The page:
A more ‘naive’ version of myself used to believe that saying ‘YES’ to as many opportunities as possible would work like simple math to compound my results.

Nothing cold be further from the truth!

Truth be told, this was a symptom of a more profound condition: an attitude of scarcity.  I was suffering from FOMO (Fear Of Missing Out). 

Saying ‘YES’ always gives me a rush. I’ll trip on the challenge for a while and daydream about the outcome. It makes me feel like a man of abundance, not the narrow-minded cynical. But in reality it is just food for that goddamn cookie monster that lives inside of me, the one that enjoys the binge and cries about the indigestion.

Eventually you learn that most of these shiny opportunities are more like trojan horses. You let them in only to see them divide and conquer your ability to focus.

What is even worse is that you let people down who would have been perfectly well off without you. It’s like planting many seeds but forgetting to water them. 

Let’s throw in a couple of quotes that anyone would probably use in an article like this:

Let’s start with Warren Buffet:

“The difference between successful people and very successful people is that very successful people say no to almost everything.”

And, of course, Steven Jobs:

“People think focus means saying yes to the thing you've got to focus on. But that's not what it means at all. It means saying no to the hundred other good ideas that there are. You have to pick carefully. I'm actually as proud of the things we haven't done as the things I have done. Innovation is saying no to 1,000 things.”

Sounds great and these guys have much to show for it.

Focus is everything because you will have to find a specific niche in a world if billions of professionals with an online connection. This means that you’ll be better off by getting absolute clarity about what it is you really do well and where you want to make a name for yourself.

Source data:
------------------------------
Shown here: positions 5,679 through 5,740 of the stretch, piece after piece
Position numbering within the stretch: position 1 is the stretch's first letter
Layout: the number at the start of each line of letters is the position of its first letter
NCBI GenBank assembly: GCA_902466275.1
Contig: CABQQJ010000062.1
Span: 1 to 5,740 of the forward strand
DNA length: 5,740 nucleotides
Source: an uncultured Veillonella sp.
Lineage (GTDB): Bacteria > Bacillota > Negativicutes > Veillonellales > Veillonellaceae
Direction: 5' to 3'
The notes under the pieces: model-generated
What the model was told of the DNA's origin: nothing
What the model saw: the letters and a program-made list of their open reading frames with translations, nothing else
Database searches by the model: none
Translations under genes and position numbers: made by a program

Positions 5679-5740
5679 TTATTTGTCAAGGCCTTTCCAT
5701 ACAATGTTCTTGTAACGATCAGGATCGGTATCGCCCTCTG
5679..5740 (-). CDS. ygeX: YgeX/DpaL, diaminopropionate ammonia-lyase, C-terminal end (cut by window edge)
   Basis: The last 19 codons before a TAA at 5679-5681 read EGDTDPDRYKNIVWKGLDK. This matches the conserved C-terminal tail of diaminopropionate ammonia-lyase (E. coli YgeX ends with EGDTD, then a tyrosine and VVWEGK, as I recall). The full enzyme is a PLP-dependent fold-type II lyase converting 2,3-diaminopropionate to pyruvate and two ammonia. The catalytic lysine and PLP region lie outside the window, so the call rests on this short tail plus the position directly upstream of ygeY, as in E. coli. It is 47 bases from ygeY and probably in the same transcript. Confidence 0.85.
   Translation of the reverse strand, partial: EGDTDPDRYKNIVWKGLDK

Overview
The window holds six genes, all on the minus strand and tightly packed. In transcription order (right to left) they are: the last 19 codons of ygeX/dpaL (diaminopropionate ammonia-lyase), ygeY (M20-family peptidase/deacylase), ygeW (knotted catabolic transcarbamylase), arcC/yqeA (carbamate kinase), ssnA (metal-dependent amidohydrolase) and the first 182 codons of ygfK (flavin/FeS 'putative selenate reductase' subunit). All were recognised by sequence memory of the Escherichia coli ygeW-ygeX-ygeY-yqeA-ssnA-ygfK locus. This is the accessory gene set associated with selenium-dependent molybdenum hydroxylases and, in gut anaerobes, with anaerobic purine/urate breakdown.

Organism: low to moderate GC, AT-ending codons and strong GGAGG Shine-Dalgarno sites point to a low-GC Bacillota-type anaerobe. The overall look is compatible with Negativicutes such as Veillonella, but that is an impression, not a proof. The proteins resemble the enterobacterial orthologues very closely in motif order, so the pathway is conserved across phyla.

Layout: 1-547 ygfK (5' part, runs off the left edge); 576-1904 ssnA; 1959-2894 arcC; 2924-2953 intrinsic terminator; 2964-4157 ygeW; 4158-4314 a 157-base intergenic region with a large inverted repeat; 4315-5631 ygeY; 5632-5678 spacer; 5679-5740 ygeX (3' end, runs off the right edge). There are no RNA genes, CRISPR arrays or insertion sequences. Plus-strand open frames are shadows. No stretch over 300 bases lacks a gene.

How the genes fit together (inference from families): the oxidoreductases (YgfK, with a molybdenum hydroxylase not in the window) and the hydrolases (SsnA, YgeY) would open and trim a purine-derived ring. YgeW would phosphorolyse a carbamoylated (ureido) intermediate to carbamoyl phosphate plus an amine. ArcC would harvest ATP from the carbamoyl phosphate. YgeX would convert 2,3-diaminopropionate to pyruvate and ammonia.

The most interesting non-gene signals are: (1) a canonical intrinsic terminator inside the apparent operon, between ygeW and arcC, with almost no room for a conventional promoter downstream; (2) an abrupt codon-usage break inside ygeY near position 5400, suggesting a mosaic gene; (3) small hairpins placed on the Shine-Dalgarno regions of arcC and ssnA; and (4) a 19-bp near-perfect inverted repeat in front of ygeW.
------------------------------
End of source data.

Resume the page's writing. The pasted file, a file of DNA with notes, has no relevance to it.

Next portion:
I put the the cookie monster is on a strict diet. And even though I am getting better at declining opportunities that are not essential to my goals, it often still feels like treason. I am a pleaser, so saying ’NO’ always hurts.

Fortunately, there is a way to minimise having to say ‘NO’ while protecting yourself from that misguided temptation of abundance.

But before we get into that we need to get clarity on what we should always say “YES’ to. It’s actually pretty simple: you should only engage with the things we can excel at on our own terms. 

I’m not saying this from a selfish standpoint, but rather from a perspective of devoting all your time and effort to doing work that you can and want to make amazing.

A great way to achieve this is by being authentic. The pure version of yourself, uncensored and in full flow.

That is why building an undiluted personal brand works as the best insurance against attracting the wrong opportunities. It’s obviously not flawless, but it will attract the right ‘YESSES’ and repeal most of what you should decline to get involved with.

You may be thinking ‘Baldwin, this is all sounds very narcissistic!’ or 'I thought it was all about growing by accepting new challenges' but I want you to consider it from the following angle:

When something naturally aligns with your world, you will probably commit to it and even blend with it. Success only comes with hard work, there is no way around that.  But the secret of performing at your highest level is when the work you do is mostly intuitive, when you operate in a state of flow. When that happens, saying ‘No’ to things that may disrupt that balance becomes easy and free of guilt or remorse.

We live in an online world now. It’s crowded and standing out is becoming a non-negotiable necessity. So do yourself a favour and position yourself as you really are so that the right opportunities can easily find you.

I can help you with that. I write a business development newsletter that will blow your mind. You should sign up for it below...